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Rangpur farmers in despair as irrigation price increases


Published : 24 Jan 2022 08:33 PM

Farmers in Rangpur region are disappointed with the increase in diesel price, the key ingredient for the irrigation in Boro cultivation. They say that the production cost of Boro paddy per kg last season was Tk 27. This time it will cost three Tk more per kg of paddy. As such, this time in the Boro season, in five districts of Rangpur region, the farmers will have to calculate the additional cost of irrigating 221, 147 hectares of land through diesel driven irrigation system over 55 crore 28 lakh 67 thousand 500 Tk.

Farmers in Rangpur region are worried about Boro paddy cultivation due to rising fuel prices. Because they have to count the extra cost of cultivating this irrigated crop. Besides, there is uncertainty about the fair price after paddy production. Last year, farmers bought diesel at the rate of Tk 65.20 per liter and irrigated it. And at the beginning of this season, it is being sold at 80.20 Tk. In other words, the price of diesel has increased by 15 Tk per liter. The additional cost per bigha will be over 300 Tk. As such, the additional cost per acre of land will be at least 2500 Tk.

The agriculture department has set a target of cultivating Boro paddy in 503, 550 hectares of land in Gaibandha, Lalmonirhat, Kurigram, Rangpur and Nilphamari districts of Rangpur agricultural region this season. Farmers are busy in planting Boro rice seedlings on time in spite of various adverse conditions including cold wave in an attempt to survive in the coming days. Some are uprooting the seedlings from the seedbed, others are preparing the land by weeping for planting the seedlings with water in the dry land. Again, many are planting Boro rice seedlings at the beginning of the season with hope to profit from the crop of this season.

According to the Rangpur Regional Office of the Department of Agricultural Extension, in the last Boro season, irrigation was provided to about five lakh hectares of land in five districts of the region through a total of 230,398 irrigation machines. Among the irrigation machines, there are 74,066 electric powered, 124 solar powered and 156,208 diesel powered. This year also, the target has been set to cultivate Boro paddy in 503, 550 hectares of land through that amount of irrigation.

Sources further said that in the last Boro season, 63,395 hectares of land were irrigated under 2, 770 deep tube wells, 340 hectares under 42 electric and 25 solar-powered LLPs, 71,254 lakh shallow tube wells under electric powered LLP. Irrigation was provided to 609 hectares of land under 99 shallow tube wells. Besides, irrigation was provided to 295 hectares under 23 deep tube wells powered by diesel, 749 hectares under 528 diesel powered LLPs and 220,103 hectares under 155,659 shallow tube wells powered by diesel. In other words, two lakh 8 thousand 458 hectares of land has been irrigated through 84 thousand 190 irrigators and two lakh 21 thousand 146 hectares of land has been irrigated through one lakh 56 thousand 206 irrigators. The target for Boro cultivation in five districts of Rangpur region this season has been set at five lakh three thousand 550 hectares of land. According to the relevant sources, the target is to irrigate more than 221,148 hectares of land through one lakh 56,208 diesel-powered irrigation machines.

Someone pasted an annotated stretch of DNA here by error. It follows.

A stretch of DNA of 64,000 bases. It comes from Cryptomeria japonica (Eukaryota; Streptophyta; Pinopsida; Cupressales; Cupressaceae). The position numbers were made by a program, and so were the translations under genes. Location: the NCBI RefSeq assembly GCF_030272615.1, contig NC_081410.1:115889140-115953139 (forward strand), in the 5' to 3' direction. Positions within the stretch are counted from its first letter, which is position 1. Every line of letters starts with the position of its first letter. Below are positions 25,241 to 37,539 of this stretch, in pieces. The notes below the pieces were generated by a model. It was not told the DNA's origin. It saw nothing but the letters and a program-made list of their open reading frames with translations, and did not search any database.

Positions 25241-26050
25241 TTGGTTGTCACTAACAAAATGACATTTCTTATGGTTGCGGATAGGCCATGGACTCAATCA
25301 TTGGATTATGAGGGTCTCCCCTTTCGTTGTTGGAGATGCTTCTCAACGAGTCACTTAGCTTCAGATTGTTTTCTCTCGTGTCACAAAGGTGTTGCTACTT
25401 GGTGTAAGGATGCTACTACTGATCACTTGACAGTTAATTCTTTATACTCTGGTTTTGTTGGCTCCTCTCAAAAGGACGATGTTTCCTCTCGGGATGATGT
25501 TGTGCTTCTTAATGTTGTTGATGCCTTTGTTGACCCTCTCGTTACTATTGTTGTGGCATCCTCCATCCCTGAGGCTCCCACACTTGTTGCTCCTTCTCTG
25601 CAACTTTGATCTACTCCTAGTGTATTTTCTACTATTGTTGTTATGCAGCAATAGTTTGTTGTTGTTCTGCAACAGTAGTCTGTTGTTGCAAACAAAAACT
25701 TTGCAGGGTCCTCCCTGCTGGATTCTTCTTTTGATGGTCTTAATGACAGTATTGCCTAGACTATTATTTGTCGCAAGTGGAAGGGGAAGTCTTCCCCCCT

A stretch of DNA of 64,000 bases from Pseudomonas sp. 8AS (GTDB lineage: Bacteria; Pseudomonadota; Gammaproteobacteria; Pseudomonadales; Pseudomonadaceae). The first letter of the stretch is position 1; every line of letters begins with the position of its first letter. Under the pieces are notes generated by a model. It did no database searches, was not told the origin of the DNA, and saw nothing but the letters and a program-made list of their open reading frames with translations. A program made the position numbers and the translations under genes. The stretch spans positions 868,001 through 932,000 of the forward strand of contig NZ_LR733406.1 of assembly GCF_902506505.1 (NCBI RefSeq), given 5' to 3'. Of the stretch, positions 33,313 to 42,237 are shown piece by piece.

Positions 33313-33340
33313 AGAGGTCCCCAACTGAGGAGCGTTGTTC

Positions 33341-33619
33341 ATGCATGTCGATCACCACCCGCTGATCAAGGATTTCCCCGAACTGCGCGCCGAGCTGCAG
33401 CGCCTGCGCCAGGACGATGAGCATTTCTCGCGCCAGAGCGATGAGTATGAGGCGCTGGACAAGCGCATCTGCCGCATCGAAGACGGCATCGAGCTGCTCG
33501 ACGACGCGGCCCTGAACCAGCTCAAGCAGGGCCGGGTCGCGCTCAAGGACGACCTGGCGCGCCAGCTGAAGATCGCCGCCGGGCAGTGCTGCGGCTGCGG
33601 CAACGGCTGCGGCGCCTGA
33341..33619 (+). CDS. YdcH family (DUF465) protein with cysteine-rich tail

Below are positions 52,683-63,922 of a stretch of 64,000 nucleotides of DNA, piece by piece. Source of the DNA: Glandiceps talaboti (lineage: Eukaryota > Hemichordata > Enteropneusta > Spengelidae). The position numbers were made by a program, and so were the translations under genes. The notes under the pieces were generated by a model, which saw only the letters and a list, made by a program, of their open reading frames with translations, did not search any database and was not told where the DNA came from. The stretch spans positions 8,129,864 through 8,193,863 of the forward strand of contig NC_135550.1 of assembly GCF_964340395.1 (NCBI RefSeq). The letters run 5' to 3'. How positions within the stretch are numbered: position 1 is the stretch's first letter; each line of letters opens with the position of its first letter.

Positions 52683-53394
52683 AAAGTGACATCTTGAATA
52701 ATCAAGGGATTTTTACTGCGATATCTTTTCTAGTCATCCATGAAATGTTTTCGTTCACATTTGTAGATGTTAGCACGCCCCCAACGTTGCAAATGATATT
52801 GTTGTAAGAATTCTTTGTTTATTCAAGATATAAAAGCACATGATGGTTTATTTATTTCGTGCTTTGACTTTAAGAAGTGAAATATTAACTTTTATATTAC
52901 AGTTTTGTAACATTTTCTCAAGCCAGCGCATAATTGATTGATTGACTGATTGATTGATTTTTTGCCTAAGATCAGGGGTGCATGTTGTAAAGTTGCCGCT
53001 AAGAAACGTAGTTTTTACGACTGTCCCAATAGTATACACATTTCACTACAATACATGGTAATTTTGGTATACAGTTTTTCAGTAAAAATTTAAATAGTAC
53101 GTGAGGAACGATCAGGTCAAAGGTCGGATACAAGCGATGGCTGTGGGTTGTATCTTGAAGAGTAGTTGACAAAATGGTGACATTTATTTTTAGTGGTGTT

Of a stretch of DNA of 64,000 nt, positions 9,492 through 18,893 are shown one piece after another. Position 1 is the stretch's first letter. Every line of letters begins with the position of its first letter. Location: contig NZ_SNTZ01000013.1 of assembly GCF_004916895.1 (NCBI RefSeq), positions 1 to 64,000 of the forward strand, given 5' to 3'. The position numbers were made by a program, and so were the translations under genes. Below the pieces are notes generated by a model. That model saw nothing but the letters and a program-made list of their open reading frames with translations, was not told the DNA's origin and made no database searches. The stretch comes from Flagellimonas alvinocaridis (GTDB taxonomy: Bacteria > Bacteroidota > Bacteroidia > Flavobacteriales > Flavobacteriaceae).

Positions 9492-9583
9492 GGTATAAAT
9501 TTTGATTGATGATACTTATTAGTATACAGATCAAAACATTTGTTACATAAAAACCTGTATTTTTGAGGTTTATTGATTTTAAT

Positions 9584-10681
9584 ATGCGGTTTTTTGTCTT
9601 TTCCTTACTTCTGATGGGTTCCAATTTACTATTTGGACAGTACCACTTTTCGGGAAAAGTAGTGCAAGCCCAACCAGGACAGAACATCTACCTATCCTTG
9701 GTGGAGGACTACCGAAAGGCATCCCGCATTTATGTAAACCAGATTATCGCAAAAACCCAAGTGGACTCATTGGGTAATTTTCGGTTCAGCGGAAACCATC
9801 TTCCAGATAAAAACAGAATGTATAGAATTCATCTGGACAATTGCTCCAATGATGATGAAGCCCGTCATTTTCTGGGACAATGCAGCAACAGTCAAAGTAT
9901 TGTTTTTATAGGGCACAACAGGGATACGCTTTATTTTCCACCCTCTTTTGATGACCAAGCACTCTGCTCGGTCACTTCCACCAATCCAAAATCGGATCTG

Boro farmers say that as the price of diesel has gone up by Tk 15 per liter, they will have to bear the additional cost of Tk 300 per bigha. As such, the amount of additional cost per hectare and the additional cost per hectare will be at least two and a half thousand Tk. In all, the additional cost of diesel-dependent irrigation in two lakh 21 thousand 148 hectares of land will be 55 crore 26 lakh 6 thousand 500 Tk.

Farmers Abdur Rahman, Zulfiqar Ali and Moin Uddin of Palashbari upazila of Gaibandha said they cultivate Boro on more than two acres of land each year. This time too, he has taken all the preparations for planting saplings in that land. But as production costs rise due to diesel, they will change their decision to cultivate Boro paddy. Farmers including Chhamchul Haque and Nizamuddin from Annadanagar area of Pirgachha upazila in Rangpur said that if price of fuel increases, it becomes difficult for them to survive due to not getting any profit from paddy cultivation

Meanwhile, the Department of Agriculture is working to reduce the use of groundwater to maintain the balance of the environment. Farmers are being encouraged to cultivate alternative crops instead of irrigated Boro. But over the years, farmers have been facing losses due to adverse effects of climate change and rising prices of essential commodities. Mahbubar Rahman, Additional Deputy Director (Grains), Regional Agriculture Extension Department, Rangpur, said farmers were being advised to cultivate crops that use less groundwater. Farmers are being advised not to waste the lands which are provided with various drainage systems including ribbon-pipes for irrigation during the Boro season. So it costs less to give supplementary irrigation in another season. Abu Sayem, Additional Deputy Director (LR) of Khamarbari Dhaka, Department of Agricultural Extension, said that people of the agriculture department are working in the field all the time. Farmers are being encouraged to cultivate Aush paddy instead of Boro paddy to reduce the use of ground water, including increasing diesel prices and avoiding irrigation crisis for various reasons.